Megan Badger, General Manager, PFI Aerospace - Credit - Megan Badger

How does a school get on board?

So we have numerous methods of getting in contact. The main one would probably be to go to the Science of Rockets website and there are links to put you in an expression of interest for your school.

We have an education manager and an education liaison officer, and both of those people are very fast to respond and get in contact with schools. The other thing that is really important is to engage the industry so we're seeking industry partners who can sponsor schools to do the program and this is particularly important for low socioeconomic schools because again we want everyone to be able to be involved in this program.

Because a lot of the students who are coming through this program are going to be the next highly skilled tradespeople that these industries are looking for, we think that it should also come back to them to take some responsibility for their own future workforce.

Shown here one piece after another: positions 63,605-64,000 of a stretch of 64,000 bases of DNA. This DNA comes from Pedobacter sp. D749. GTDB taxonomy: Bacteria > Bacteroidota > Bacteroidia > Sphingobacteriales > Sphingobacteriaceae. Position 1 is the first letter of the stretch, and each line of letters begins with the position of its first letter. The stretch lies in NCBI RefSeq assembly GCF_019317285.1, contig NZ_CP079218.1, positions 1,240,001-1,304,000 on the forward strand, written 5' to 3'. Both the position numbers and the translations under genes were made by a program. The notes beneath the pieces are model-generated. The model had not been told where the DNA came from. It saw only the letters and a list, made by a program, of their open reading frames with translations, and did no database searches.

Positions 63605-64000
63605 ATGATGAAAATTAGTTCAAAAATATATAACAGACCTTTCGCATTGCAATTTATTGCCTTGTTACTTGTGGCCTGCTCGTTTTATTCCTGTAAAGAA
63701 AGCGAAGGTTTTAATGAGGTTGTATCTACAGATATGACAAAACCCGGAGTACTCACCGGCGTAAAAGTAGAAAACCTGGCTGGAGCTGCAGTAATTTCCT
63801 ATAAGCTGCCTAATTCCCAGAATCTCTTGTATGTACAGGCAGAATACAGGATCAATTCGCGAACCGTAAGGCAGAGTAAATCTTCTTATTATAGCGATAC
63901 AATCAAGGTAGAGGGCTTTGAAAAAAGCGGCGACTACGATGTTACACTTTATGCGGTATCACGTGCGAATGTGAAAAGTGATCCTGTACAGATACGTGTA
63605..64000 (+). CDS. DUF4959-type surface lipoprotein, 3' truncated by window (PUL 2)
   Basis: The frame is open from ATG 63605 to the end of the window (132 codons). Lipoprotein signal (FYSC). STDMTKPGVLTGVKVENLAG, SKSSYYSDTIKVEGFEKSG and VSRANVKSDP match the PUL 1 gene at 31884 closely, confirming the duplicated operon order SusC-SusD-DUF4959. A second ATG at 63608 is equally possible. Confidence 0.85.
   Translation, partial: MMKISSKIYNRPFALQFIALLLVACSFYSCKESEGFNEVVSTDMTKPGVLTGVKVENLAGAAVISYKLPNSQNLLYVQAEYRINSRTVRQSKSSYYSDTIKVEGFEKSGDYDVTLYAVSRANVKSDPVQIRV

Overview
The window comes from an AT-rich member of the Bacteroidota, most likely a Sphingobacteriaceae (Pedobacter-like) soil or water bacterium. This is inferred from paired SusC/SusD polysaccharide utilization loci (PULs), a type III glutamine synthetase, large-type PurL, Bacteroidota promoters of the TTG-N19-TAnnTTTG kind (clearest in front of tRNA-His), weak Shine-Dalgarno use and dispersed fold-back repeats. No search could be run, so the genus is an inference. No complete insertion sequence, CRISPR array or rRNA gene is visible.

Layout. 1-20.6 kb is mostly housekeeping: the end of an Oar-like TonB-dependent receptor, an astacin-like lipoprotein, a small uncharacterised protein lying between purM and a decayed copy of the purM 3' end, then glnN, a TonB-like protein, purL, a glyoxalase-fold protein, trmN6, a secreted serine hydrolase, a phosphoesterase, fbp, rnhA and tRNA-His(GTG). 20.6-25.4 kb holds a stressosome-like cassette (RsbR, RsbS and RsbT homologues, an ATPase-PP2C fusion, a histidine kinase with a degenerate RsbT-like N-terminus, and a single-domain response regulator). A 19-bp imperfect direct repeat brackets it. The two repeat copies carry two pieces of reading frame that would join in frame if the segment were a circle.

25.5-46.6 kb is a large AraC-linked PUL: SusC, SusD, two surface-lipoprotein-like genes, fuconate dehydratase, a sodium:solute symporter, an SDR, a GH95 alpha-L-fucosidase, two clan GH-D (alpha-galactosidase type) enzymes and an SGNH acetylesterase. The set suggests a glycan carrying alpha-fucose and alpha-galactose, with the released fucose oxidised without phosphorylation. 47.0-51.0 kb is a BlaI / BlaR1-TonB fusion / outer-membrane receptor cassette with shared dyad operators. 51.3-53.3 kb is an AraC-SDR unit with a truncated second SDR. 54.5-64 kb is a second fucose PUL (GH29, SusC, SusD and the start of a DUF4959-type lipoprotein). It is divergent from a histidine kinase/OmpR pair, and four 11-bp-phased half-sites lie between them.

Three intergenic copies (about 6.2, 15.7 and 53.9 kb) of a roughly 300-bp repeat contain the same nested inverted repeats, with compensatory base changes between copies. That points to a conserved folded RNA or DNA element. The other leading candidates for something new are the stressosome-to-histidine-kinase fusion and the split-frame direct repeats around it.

How does a potential industry partner get involved?

Generally, they sponsor a school at the moment and it doesn't have to be full sponsorship. We've got some companies that do part sponsorship with schools, so the industry partner will pay for a percentage and then the school will pay the remainder. We've got some companies that come in and just want to pay for the entire school and then we've got other companies that want to do a number of schools.

But we're extremely flexible. We would rather work with industry and work with schools to find out what is the best relationship that's gonna make that connection happen. The other important thing about that is having an industry partner in the space industry, somebody who needs their skilled workers in the future, connecting them directly to schools, enabling them to give that information, to have that communication pathway going backwards and forwards. 

So that they can say these are the jobs that we have, these are the skills that we need, these are the areas that you can pursue if you're interested in working with us. This is what our daily jobs involve and, this is what it looks like, this is what we do.

Again, breaking down those communication barriers and helping to connect education back to the industry.